Desire’s Magic Theatre takes a further step away from heavy rock and is much more of a psychedelic progressive pop album in the vein of the Small Faces Ogden’s Nut Gone Flake and The Beatles Sgt Pepper. Very much rooted in the sixties it reminds me of Thursday evenings as a child sat watching Top Of The Pops. This was in the days when you could be commercial and innovative at the same time. The album works best as a whole and full of catchy songs like the Glitter Band stomp of opening title track which could be what Goldfrapp might sound like if they used traditional instruments, that is until it shifts into more of a swing vein augmented by complimentary organ and flute work. Also high on my likes list is Mr Howard which from a Chicory Tip (Son Of My Father fame) opening goes into a trippy psych workout. Electric Landlady is about as heavy as it gets, which could have sat comfortably on their debut. Album Closer, The Bitter Suite stretches things out to seven minutes and twists and turns through many changes and is a snapshot of most of what this band is about. Frontwoman Rosalie Cunningham, a fine vocalist, is clearly in charge here and has a strong vision of how she wants her band to sound. In fact she plays most of the instruments herself barring drums and some guitar and bass work on a few tracks, presumably the rest of the band being there for live purposes only. Something that being a musician myself I would take objection too.

Purson are quite unique in today’s music scene, which sounds a bit contradictory when they sound totally retro but there’s not really anyone else I know of that are doing this kind of stuff these days. Fans of heavier music may find them a bit too poppy but if your tastes also stretch into prog and pop territory then you may find much to enjoy here. Desire’s Magic Theatre is a very good album which I enjoy very much but with no real killer tracks standing out I’m not blown away by it – pretty much like their debut in that respect, the superb Spiderwood Farm aside, the bands highpoint to this day.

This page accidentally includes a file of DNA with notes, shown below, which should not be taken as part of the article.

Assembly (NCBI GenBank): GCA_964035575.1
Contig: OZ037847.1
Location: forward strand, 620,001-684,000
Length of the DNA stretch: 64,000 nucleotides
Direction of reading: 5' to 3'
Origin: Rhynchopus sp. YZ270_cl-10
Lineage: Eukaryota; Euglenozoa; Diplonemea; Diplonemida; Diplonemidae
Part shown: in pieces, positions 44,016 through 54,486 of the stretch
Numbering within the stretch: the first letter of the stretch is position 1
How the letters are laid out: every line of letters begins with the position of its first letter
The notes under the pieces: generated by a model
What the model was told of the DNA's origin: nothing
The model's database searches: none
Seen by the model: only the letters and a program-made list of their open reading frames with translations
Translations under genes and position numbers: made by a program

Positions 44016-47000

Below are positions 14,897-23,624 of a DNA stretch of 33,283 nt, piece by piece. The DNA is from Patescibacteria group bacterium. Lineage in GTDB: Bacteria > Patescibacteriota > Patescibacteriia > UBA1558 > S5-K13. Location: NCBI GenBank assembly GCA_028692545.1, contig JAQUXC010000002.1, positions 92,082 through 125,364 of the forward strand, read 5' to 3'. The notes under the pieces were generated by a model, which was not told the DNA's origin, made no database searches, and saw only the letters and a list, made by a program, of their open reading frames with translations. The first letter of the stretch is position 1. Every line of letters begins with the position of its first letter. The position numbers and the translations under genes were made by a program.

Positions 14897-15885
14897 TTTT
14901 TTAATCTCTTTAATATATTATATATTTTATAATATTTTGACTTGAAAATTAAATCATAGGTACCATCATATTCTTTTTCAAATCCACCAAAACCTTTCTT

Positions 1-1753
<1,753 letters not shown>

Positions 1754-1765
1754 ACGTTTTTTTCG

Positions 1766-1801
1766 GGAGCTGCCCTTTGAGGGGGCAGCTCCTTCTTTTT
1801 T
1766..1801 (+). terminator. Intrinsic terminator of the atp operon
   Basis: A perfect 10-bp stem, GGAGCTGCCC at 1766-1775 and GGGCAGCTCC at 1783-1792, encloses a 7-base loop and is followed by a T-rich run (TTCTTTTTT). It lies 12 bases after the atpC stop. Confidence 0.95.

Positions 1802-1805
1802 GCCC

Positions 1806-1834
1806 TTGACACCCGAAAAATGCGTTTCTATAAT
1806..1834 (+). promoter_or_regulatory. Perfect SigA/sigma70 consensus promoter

NERVOSA Agony

Album · 2016 · Thrash Metal
Cover art 4.50 | 2 ratings
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adg211288
Though active since 2010, Brazilian thrashers Nervosa are still a relatively new act on the scene, with Agony (2016) being only their second album. It follows on from Victim of Yourself (2014). The debut was an album that I liked a lot, but I've not since been able to shake the feeling that it didn't quite live up to the strengths of Nervosa's demo 2012 (re-released as the EP Time of Death), especially the track Masked Betrayer, which I consider a monster of a thrash metal track.

With Agony though Nervosa, which consists of three members in a traditional power trio line-up, seem to have really stepped up their game in all aspects, song-writing not least among them. But the real draw would have to be how fierce their brand of thrash metal sounds. Though it's a sound familiar from Victim of Yourself, every dial seems to have been turned up a notch, with some more overt death metal influences creeping into the riffs. It's not a flashy kind of thrash such as that portrayed on the recent Vektor album Terminal Redux (which is great, but I do kinda fear it will eclipse the strengths of the more straight up thrash releases of this year, which also includes Shapeshifter by Nervosa's labelmates Mortillery), but it's not meant to be. Instead it's an album will brutally pummel you, which makes it's title rather fitting. Vocalist Fernanda Lira tops the music with an utterly vicious snarl that is the perfect complement to the music, at different times bordering on both death and black metal standards.